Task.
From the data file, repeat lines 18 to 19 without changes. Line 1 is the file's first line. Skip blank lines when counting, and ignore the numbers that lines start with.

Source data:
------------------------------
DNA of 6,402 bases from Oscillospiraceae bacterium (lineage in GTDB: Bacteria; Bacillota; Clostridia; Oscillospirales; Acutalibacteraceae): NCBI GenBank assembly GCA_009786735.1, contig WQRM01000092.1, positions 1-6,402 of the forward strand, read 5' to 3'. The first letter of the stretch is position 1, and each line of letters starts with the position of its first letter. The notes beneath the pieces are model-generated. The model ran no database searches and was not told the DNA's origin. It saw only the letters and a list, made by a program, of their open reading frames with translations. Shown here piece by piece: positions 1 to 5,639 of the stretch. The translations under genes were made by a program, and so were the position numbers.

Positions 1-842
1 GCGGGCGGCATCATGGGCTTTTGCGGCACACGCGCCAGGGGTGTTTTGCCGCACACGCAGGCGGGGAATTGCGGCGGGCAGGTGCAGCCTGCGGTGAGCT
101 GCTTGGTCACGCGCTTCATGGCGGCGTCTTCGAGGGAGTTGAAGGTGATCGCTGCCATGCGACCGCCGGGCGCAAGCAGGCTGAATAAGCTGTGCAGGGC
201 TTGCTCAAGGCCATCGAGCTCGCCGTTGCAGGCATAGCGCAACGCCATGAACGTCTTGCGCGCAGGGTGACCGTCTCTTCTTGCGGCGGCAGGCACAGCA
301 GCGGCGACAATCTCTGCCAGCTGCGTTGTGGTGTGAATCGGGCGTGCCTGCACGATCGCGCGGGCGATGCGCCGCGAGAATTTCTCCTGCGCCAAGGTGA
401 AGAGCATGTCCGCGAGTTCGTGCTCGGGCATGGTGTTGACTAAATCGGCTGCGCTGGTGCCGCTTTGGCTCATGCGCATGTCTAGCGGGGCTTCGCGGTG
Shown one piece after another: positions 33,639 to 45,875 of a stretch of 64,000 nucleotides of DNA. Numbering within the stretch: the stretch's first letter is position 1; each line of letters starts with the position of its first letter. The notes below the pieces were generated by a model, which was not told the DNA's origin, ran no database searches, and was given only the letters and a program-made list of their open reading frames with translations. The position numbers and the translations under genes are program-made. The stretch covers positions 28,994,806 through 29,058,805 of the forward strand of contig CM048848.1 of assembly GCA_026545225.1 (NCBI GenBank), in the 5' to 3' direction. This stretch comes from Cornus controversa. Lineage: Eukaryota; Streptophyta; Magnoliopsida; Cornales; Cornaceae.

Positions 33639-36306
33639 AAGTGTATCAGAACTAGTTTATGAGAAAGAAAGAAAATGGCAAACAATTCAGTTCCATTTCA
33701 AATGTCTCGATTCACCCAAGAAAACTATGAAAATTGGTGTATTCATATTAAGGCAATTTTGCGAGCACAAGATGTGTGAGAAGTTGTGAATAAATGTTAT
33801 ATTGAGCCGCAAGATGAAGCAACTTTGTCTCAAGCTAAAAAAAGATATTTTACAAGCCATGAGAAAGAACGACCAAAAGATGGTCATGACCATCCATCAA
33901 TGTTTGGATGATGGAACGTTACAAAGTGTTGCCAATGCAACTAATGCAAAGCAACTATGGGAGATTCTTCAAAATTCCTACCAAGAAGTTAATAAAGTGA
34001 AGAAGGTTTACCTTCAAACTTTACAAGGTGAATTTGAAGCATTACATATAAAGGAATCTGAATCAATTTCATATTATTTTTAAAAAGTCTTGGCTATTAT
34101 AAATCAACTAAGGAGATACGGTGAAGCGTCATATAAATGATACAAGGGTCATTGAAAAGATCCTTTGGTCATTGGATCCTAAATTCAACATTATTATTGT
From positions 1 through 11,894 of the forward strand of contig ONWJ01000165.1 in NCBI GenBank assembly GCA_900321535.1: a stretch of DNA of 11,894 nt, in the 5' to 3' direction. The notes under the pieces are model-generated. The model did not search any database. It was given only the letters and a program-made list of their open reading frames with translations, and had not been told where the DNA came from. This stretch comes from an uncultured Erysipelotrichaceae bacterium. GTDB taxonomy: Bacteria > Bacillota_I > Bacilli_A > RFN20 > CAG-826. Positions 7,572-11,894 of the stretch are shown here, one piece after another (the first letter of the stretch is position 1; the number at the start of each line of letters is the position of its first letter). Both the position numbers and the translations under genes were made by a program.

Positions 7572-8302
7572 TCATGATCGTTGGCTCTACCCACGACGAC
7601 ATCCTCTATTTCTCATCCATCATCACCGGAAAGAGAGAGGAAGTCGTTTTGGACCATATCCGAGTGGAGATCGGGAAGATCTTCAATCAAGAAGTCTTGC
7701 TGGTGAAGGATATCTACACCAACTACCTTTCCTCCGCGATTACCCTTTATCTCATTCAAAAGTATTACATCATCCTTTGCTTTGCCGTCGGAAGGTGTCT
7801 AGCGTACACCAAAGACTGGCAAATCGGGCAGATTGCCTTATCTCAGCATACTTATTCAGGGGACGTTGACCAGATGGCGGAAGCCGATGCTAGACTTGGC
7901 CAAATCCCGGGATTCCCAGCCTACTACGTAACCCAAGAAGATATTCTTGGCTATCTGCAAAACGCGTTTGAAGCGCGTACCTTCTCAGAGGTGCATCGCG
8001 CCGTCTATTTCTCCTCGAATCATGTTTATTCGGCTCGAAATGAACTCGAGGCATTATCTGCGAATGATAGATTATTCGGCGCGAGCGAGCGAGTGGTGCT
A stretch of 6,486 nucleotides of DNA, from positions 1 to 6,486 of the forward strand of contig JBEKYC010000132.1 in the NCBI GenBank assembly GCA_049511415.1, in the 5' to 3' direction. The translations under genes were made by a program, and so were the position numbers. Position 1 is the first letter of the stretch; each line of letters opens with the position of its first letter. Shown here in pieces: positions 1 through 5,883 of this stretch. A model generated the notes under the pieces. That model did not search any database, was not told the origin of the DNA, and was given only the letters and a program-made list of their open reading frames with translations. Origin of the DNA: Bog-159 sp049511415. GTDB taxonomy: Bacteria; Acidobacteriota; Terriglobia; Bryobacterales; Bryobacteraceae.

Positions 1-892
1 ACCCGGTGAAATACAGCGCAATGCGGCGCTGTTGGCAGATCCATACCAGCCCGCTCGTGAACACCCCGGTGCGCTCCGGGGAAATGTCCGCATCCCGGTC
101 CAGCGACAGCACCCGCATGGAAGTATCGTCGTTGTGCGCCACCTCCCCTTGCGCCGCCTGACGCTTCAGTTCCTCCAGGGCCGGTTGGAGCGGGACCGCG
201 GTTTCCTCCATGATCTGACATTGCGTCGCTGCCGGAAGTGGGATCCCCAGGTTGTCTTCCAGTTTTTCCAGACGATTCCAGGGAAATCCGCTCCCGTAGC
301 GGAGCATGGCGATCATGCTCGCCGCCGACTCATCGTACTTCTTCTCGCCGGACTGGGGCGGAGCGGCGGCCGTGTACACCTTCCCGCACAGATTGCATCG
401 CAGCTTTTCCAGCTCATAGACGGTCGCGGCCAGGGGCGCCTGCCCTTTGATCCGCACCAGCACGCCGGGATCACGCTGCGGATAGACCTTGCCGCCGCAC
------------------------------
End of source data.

7572 TCATGATCGTTGGCTCTACCCACGACGAC
7601 ATCCTCTATTTCTCATCCATCATCACCGGAAAGAGAGAGGAAGTCGTTTTGGACCATATCCGAGTGGAGATCGGGAAGATCTTCAATCAAGAAGTCTTGC